One fine afternoon, a friend and I set out to explore some parts of Old Hyderabad. We were actually visiting an old library, the state of which almost sent us into depression. So we quickly crossed the river Musi before the sun went down. And stopped at the Nayaab Hotel for a cup of tea. Now Irani Chai is something that you hear all the time in Hyderabad. People love to have it with Osmania biscuit which has a peculiar taste of salt in its basic sweet nature. To be honest, I am not fond of either the Chai that is too milky for my taste or the biscuits, as I do not like to mix sweets and salt. Surprisingly I was introduced to Kesar Chai here.
Kesar Chai – Nayaab Hotel
So, as my friend ordered his tea, the hotel owner came and asked why am I not having the tea and I told him the same. He said let me get you something that you would love to have and came the Kesar Chai on the table. It was reddish in color and was definitely different and better than the Irani Chai.
I got curious as I had never heard of this type of Chai anywhere. Even after living in Hyderabad for almost two years now, this is the first time I tasted this Chai. So the young Owner took me to the kitchen and showed me how these two types of Chai were made.
Kesar & Irani versions
Irani Chai is made in these huge Degchis or pots that are constantly on fire. For the Kesar version, the concoction is made like coffee with tea powder generously mixed with Kesar. To this concoction hot milk is added when a customer places the order. This milk comes only from a particular dairy to maintain the consistency of taste. In fact, he corrected me that Nayaab is a Teahouse and not a hotel as the board outside suggests.
Customized for Locals
An interesting coin drop desk caught my eye and I thought about how creative we used to be before the era of standardization. Now that the interest was up, he took me around the first floor of the hotel. Where there are low tables for families to sit around and eat. Another unusual and unique feature I was to discover about these Old Hyderabad hotels. They were customized to the local tastes and habits rather than expecting customers to come and adapt themselves to the western style of eating. I thought that is quite cool. This floor still showcases the original paintings that were put when the hotel was built along with a very symmetrically organized switchboard.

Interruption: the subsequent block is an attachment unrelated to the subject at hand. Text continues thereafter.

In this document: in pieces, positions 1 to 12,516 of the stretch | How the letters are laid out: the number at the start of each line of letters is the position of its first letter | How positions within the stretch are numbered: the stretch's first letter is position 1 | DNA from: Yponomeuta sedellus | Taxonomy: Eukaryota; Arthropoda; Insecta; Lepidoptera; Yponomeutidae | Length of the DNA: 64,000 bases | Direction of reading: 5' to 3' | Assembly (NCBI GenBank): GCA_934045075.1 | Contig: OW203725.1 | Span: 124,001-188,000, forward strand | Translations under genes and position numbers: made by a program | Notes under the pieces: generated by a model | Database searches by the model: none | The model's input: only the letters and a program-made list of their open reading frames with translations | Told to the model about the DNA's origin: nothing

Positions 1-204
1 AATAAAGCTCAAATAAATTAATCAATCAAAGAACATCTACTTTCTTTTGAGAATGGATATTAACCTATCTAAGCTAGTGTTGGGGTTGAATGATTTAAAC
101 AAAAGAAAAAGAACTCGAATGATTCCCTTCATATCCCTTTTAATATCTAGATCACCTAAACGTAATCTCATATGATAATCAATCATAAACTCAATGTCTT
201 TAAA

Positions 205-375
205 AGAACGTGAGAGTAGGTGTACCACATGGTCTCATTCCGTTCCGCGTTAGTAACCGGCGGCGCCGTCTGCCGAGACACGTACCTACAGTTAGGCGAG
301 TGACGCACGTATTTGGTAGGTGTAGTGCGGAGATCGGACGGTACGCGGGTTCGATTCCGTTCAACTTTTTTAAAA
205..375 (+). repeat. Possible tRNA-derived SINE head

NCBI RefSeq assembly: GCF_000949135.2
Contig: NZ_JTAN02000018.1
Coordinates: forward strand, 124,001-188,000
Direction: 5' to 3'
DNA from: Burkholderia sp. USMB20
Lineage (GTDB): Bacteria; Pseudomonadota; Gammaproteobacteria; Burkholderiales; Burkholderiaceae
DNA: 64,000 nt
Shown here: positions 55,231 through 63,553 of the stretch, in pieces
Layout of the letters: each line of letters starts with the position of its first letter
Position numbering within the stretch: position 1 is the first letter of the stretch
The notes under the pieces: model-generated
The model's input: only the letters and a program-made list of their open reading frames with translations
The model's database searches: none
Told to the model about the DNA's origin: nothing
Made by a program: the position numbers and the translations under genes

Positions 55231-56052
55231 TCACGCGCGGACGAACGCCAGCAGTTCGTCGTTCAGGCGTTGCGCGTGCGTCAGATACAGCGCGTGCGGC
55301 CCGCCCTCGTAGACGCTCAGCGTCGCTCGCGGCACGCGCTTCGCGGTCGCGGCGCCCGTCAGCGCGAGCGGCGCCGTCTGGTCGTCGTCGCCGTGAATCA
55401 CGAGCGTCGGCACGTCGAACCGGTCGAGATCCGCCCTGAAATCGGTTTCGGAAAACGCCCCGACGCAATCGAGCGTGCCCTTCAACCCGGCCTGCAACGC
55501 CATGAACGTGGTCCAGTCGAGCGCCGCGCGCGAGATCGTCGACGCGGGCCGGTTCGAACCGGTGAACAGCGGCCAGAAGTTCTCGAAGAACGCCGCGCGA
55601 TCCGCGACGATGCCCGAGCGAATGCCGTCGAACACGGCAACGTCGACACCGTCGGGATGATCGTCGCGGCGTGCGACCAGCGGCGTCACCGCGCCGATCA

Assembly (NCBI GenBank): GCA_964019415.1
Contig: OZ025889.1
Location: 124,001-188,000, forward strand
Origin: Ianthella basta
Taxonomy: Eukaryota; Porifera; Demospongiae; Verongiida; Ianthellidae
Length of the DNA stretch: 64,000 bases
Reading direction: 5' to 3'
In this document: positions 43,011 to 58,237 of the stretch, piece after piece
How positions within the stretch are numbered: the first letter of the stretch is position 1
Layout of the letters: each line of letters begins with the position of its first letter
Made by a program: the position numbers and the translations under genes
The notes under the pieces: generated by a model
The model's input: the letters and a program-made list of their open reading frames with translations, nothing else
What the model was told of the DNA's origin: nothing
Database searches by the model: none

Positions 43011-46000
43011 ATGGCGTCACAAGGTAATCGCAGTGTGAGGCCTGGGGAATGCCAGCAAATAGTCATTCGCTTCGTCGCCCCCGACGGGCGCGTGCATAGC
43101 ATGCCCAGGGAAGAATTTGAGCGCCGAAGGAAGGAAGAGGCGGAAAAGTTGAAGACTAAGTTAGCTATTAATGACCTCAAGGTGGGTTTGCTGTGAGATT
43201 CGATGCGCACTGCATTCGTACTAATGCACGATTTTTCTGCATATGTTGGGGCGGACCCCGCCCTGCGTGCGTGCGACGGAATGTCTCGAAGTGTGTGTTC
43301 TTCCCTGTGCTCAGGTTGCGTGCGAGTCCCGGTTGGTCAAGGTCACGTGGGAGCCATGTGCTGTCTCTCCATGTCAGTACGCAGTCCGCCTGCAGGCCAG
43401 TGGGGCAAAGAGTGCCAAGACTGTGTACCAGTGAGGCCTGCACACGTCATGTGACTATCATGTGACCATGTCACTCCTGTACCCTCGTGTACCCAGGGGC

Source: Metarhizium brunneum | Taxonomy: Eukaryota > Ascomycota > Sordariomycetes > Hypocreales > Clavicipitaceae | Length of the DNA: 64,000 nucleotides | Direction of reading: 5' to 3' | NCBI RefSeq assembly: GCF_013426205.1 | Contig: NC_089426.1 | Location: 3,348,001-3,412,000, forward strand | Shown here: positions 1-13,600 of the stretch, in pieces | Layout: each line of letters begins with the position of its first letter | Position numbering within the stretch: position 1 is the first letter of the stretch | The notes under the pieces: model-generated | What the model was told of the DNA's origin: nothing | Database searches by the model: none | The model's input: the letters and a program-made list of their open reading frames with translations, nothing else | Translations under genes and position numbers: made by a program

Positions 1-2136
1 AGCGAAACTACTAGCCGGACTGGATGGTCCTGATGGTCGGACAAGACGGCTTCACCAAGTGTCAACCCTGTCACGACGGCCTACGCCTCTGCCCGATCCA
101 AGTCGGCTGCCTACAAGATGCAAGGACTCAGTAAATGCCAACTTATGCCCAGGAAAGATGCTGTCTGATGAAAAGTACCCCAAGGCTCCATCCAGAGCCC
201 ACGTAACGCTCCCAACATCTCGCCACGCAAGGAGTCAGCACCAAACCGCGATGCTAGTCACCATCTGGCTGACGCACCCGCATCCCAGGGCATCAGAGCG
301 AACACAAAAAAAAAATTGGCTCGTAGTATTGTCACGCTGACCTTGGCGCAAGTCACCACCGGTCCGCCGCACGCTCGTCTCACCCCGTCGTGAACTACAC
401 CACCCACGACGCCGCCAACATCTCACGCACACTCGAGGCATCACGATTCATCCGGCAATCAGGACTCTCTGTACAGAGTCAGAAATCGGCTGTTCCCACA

Type of Customers
Looking at two different parts of the hotel I was curious about what kind of customers primarily come to the hotel. To which Omer smiled and said ‘Yahan Gaali Galauj se lekar Aap Janaab – Sab Aate’. i.e. people with an abusive tongue to the most sophisticated one – everyone comes here. I loved the way he summarized the range – based on the kind of language people use as a measure of class. And not anything else that we as a society usually like to categorize people into – money, vehicle, dressing up, caste, religion – nothing – your language is what defines your class.
I was then shown the main delicacy served at the hotel – Paya. Interestingly, the oil in which Paya is fried also sells like hotcakes. He showed me various bakery items they make. And spoke about the 5 Gs (Gosht or Meat, Gehun or Wheat, Ghee or Oil, Garam Masala or spices, and Gota as in the rod used to make it) of Haleem, a dish that is primarily made during Ramzaan only. Can not say too much about these being a vegetarian. But I enjoyed the small conversation with young Omer. I wish more and more businessmen have that kind of passion for their businesses. It will keep both them and their customers happy.
I definitely came out as a happy customer. And the blogger in me was happy to have found something to write about.
Recommend you read the following travel blog on places to visit in Hyderabad.